The main focal point and the car’s nerve centre is the new 14-inch high-definition touchscreen which looks modern and very premium. On-board tech includes a 17-speaker Mark Levinson sound system, Apple CarPlay and Android Auto, a 10-inch head-up display, Bluetooth, dual zone climate control and plenty more besides.

A personal assistant is brought to life by saying: “Hey Lexus” and this can now recognise 19 languages as well as assist with restaurant locations, finding vacant parking spaces, searching for radio stations and even functions such as closing the windows and raising the temperature.

When it comes to performance, the Lexus NX is a very smooth operator. It is swift out the starting blocks and the CVT transmission is nicely refined as the car powers to motorway cruising speeds.

On twisting country lanes, it is well grounded with minimal signs of body movement. And our F Sport model also boasted adaptive suspension to assist with the crisp handling of the car.

There are drive modes that alter the reactions of the NX and these are called Normal, Eco, Sport S and Sport S+. Our vehicle also featured all-wheel drive for added grip in more adverse weather and driving conditions.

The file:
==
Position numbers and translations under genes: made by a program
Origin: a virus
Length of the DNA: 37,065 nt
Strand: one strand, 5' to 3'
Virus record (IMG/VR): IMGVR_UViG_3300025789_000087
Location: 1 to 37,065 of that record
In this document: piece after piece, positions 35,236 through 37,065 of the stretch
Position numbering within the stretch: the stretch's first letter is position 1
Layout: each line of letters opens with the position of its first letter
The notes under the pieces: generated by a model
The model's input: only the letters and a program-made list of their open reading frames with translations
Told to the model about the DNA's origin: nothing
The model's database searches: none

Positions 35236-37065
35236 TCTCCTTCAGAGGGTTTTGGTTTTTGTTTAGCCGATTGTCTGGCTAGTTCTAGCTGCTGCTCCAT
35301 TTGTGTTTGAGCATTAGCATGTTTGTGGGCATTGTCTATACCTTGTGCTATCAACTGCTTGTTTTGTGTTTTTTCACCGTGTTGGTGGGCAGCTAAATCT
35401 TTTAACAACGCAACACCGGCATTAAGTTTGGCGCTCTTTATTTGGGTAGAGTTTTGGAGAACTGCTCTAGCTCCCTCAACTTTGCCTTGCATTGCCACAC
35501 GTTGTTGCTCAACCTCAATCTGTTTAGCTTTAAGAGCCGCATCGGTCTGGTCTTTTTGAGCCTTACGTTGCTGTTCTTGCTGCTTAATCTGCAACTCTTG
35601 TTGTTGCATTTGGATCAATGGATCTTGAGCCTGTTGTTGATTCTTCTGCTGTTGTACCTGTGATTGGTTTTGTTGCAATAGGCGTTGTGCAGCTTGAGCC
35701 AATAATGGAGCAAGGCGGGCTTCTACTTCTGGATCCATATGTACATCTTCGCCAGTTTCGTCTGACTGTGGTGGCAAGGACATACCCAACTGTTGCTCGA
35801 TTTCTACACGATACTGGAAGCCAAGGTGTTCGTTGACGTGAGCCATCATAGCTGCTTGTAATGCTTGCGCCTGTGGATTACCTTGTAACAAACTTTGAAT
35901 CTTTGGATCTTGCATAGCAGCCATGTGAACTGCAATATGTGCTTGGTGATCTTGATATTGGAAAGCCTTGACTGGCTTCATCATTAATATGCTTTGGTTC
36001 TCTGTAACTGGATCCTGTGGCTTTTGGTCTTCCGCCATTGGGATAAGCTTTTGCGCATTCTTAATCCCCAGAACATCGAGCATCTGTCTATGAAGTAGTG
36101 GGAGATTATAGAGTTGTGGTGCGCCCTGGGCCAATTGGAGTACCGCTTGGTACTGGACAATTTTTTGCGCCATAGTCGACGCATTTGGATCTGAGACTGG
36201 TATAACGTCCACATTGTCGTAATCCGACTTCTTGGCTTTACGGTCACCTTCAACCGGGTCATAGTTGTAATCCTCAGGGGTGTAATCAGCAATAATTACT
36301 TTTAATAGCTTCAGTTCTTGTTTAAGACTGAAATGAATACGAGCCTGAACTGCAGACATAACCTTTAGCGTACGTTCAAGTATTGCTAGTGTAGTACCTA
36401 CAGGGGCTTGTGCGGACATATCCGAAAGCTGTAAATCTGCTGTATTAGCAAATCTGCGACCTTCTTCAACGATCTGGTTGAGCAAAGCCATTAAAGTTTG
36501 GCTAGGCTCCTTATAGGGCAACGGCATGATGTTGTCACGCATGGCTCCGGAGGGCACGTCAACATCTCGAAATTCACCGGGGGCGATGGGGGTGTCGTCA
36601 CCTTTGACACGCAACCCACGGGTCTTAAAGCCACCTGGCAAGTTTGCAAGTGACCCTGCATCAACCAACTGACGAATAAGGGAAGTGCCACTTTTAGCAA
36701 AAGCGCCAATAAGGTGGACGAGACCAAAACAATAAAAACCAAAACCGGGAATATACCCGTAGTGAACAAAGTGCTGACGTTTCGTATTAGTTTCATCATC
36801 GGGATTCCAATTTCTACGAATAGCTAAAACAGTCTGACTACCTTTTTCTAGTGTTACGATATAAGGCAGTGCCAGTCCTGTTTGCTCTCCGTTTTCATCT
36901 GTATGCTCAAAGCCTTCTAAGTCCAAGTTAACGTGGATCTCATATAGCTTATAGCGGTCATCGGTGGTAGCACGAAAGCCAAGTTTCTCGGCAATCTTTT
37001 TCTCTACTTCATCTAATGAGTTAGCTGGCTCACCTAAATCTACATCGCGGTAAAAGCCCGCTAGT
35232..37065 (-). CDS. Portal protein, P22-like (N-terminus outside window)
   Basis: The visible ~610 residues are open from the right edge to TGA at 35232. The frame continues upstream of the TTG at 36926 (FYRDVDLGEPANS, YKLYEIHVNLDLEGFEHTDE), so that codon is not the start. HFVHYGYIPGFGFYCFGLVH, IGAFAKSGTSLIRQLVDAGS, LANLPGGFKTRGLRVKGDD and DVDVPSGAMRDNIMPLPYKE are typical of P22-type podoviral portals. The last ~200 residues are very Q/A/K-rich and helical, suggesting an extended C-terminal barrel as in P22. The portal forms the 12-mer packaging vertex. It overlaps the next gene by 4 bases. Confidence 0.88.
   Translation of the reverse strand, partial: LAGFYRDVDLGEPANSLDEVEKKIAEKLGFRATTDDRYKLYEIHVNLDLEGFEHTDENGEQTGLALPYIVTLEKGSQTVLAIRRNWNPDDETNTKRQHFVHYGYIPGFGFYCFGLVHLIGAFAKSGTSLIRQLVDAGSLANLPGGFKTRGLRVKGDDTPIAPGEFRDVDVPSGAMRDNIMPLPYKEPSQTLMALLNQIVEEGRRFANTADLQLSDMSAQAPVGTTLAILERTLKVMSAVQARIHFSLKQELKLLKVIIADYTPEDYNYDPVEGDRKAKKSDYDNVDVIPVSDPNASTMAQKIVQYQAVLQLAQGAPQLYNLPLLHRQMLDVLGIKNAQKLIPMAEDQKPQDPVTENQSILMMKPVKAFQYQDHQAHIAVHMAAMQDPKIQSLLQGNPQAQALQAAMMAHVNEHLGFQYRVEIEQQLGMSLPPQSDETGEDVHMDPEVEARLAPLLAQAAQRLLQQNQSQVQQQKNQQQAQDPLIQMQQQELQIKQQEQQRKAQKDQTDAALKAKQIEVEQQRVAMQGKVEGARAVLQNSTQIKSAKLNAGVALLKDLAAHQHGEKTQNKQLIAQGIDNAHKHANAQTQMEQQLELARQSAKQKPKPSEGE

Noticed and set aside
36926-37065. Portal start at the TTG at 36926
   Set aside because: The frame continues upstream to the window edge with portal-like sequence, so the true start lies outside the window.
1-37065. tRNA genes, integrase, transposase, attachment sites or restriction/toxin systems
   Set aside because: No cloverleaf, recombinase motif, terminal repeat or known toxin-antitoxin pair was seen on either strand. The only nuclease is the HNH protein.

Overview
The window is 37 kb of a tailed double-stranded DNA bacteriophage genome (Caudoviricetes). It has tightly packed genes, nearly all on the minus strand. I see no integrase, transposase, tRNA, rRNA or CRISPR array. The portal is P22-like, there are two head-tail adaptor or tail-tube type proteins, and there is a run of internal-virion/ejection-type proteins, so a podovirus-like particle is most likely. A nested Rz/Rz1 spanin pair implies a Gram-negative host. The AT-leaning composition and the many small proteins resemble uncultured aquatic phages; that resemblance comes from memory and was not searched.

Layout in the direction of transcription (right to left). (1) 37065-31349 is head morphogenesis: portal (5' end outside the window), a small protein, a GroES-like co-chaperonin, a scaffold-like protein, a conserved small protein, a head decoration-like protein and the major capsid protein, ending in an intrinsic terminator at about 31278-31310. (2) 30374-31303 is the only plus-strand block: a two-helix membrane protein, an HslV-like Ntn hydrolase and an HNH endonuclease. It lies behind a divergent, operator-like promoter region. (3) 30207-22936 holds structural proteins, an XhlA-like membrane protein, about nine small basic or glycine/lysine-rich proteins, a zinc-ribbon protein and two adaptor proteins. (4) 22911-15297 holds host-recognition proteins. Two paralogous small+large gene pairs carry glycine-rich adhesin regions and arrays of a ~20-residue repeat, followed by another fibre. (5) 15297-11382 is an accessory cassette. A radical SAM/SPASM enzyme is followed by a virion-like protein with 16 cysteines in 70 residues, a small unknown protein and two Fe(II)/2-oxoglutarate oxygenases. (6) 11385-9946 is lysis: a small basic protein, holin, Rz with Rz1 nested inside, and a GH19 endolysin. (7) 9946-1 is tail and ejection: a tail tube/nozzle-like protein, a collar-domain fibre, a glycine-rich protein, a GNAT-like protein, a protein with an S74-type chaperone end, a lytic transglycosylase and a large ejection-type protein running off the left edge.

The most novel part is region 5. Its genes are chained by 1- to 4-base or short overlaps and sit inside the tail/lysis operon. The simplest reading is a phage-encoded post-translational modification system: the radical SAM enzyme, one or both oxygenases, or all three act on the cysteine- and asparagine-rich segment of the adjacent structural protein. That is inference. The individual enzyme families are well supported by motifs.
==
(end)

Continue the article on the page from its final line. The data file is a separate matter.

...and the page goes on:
With the elevated driving position, the all-round visibility is good and there is a 360-degree panoramic view monitor, intelligent park assist sensors, plus a digital rearview mirror to assist with parking or looking out for other road users.

Comfort levels within the new NX are sublime and there is room in the back for a trio of passengers. The rear outer seats can be heated to fend off the winter blues and, up front, the seats can be heated or cooled and there is a heated steering wheel.

The boot is well-sized with lots of underfloor storage compartments. It can swallow 545 litres of luggage, a limit that increases to 1,436 litres by dropping the 60:40 split-folding rear seats.

For added convenience, the tailgate has a kick sensor so it can be opened hands-free by waving your foot beneath the rear bumper. This is really practical if approaching the car laden down with shopping bags.

Elsewhere there is a lockable glovebox, deep central cubby, a wireless charging pad, wide door bins, seat back pockets, plus front and rear cup holders.

Although the second generation NX is yet to be tested for its Euro NCAP safety rating, the car is packed with all the latest driver assist systems to help protect occupants and prevent accidents.

It also features a new E-Latch system that replaces the traditional interior door handle. This electronic door release set-up will prevent you opening the door into the path of a passing cyclist or car. It can be over-ridden with a traditional handle in an emergency.

Other safety systems include an improved pre-collision system that detects more risk scenarios, lane keep assist, intersection assist, dynamic radar cruise control, blind spot monitor and lots more besides.

All in all, the new 2022 NX is a top-quality car that has been brought bang up to date. It boasts new styling, a wealth of technology and fabulous driving dynamics along the way.

Test Drive